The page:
Q: Mr. Secretary, I've been reading Stars and Stripes and there are going to be some peacekeeping troops in country within the next month and I was wondering are U.S. troops going to be part of that?
Rumsfeld: The question is about peacekeeping troops in Afghanistan. And the answer is that when the Afghans met in Bonn, they agreed that they would like to have a -- they call it a security force -- and they want to have it in Kabul to start with. They may want a security force in some other portions of the country although that has not yet been decided. Their present hope is that there will be a security force put into Kabul sometime after December 22nd. It will be a coalition of the world. It will be four or five countries. Very likely the United Kingdom will be involved, possibly Turkey, possibly Germany and possibly one or two others. It should be a relatively small force -- I am thinking maybe three to five thousand at the most. The United States is not going to participate in the force as such. We have agreed to, as available, assist with intelligence and lift, and in the event that they have problems, then we would obviously be available to go in with some sort of quick reaction capability to assist them, as a backup. That's the current situation, although I have heard rumbles today that people are thinking about possibly one or two other cities as well.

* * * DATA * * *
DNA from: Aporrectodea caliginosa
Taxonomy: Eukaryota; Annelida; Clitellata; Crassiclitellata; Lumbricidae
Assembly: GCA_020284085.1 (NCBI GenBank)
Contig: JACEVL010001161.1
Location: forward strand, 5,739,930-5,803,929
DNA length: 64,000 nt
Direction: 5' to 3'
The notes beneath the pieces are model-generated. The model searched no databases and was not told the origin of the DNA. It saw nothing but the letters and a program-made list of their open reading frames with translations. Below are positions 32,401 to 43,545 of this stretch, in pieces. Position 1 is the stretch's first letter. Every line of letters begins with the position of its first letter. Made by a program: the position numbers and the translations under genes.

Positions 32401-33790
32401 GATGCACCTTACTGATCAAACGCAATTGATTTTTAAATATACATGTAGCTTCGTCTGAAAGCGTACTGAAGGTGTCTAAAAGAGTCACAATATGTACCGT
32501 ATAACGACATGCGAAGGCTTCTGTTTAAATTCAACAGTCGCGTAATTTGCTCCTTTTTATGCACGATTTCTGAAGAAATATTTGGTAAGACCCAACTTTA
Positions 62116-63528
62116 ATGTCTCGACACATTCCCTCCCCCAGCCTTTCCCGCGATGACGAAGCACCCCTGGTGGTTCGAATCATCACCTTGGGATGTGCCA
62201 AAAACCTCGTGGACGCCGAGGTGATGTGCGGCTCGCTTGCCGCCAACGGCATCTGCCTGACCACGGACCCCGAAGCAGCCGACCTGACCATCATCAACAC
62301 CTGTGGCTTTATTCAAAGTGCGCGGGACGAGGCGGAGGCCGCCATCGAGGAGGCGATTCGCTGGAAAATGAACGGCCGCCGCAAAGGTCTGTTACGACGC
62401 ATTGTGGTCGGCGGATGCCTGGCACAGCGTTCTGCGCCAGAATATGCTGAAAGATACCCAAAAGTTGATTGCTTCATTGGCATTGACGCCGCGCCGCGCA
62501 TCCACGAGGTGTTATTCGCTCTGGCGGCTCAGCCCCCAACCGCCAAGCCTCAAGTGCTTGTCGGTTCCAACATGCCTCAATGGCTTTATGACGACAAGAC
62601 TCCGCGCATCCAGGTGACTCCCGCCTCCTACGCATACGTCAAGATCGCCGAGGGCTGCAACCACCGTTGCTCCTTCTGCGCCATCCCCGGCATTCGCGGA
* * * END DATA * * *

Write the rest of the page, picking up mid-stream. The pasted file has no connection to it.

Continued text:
Q: Mr. Secretary, what took place September 11th was a tragedy. Bravo Company, 187th, 10th Mountain Division is a part of this, since it took place in our back yard. Is the country in this, participating in this with us?